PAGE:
A key group of Brexit supporters is considering taking legal action against the Electoral Commission over its decision to choose a rival group — Vote Leave — as the official Out campaign.
Leave.EU, which claims on its website to be Britain’s fastest growing grassroots movement, is due to confirm at noon on Thursday whether it will launch a legal challenge against the Commission’s decision — a move that could potentially delay the referendum by up to sixth months.
The Electoral Commission – an independent body responsible for regulating election finance — announced Vote Leave as the official Out campaign on Wednesday. This means the cross-party group backed by London mayor Boris Johnson can spend up to £7 million of public funds.
Arron Banks, who co-founded Leave.EU, accused the Commission’s judgments of being inconsistent with its criteria and said the group has been the victim of a “political stitch-up.”
Banks, who in 2014 donated £1 million to Nigel Farage’s UKIP, said: “There are a number of judgments according to the Electoral Commission’s own criteria that do not make sense and we shall be raising those inconsistencies in our action.”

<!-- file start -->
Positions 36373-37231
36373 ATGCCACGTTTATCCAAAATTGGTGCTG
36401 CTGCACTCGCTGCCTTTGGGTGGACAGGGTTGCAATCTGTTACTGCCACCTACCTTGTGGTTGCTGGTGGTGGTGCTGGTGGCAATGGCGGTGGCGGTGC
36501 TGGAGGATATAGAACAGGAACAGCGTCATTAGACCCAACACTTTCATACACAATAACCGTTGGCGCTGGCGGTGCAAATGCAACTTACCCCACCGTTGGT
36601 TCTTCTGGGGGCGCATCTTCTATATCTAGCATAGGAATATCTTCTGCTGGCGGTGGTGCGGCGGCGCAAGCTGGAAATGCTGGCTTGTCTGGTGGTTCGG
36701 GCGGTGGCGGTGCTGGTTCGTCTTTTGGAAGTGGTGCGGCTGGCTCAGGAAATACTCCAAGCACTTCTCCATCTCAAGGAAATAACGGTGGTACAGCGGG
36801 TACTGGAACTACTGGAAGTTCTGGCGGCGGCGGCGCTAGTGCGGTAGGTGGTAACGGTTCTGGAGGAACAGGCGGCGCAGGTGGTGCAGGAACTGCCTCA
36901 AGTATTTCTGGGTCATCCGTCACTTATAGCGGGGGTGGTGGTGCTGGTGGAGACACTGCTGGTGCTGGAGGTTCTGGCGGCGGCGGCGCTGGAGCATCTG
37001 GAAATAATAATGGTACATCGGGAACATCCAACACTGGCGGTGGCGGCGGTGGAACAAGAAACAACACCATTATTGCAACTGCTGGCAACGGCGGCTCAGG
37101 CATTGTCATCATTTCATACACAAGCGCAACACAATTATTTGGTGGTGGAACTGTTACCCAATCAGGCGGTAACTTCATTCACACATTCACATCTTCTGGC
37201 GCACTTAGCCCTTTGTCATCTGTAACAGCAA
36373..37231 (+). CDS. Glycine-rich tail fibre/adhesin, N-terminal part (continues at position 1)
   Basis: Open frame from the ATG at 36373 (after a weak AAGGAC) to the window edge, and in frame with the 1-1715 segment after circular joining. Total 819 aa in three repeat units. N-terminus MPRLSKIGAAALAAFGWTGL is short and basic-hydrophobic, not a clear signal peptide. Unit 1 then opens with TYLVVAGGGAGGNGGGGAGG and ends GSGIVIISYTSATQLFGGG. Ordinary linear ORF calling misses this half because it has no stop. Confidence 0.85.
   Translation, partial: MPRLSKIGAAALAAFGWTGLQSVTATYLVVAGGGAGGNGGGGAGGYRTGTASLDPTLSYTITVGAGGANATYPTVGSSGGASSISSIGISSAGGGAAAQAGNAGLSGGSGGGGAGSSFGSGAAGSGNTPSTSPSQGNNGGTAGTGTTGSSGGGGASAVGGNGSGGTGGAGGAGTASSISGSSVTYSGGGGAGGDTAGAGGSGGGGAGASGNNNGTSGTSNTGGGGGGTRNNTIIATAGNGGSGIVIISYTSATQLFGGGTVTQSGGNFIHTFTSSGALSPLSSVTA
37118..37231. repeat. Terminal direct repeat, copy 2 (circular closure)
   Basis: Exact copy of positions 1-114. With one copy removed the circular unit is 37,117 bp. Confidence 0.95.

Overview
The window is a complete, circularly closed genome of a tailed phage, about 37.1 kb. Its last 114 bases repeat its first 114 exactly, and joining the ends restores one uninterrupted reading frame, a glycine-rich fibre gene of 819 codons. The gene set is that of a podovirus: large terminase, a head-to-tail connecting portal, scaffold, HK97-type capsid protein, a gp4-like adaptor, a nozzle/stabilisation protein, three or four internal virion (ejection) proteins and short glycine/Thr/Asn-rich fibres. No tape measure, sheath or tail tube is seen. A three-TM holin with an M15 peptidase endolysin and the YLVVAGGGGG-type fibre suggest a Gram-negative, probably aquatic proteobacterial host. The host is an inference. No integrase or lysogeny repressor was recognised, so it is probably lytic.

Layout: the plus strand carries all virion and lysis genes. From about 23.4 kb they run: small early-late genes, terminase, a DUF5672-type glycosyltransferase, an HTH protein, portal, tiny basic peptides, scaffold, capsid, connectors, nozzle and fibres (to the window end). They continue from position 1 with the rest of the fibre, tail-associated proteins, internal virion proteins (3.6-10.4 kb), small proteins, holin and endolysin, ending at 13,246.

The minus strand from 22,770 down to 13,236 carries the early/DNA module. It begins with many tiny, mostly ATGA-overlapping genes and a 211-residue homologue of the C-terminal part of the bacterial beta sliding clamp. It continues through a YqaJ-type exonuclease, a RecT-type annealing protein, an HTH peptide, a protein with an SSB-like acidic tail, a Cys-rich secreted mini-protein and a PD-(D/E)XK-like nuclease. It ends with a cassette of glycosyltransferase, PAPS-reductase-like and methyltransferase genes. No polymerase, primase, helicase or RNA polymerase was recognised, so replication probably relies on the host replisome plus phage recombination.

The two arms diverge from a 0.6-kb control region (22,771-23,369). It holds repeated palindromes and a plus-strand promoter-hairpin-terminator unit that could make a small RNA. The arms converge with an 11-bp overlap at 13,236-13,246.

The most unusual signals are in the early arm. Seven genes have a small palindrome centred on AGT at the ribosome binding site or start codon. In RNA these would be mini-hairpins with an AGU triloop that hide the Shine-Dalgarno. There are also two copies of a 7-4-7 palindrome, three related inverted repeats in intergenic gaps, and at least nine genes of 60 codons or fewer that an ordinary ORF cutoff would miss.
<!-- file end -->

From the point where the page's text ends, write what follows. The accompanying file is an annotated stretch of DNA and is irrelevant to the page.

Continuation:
He added: “It is to be regretted that this process may put the referendum back until October, but if we are to avoid the most important vote of our lives being rigged then I feel duty bound to take this course of action.”
As well as having access to millions of pounds of public funds, Vote Leave is able to send mailshots to voters for free, and can put forward its argument for Britain to leave the 28-nation bloc in TV broadcasts.
Leave.EU has conducted internal discussions and said it will announce a decision on whether it will submit an application for judicial review by 12.00 p.m. (BST) on Thursday, according to The Guardian.
The Commission’s decision also dealt a blow to Nigel Farage-backed group Grassroots Out, which was also vying to become the official Out campaign. However, the group congratulated Vote Leave over Twitter and said it was prepared to work together to win the June 23 referendum.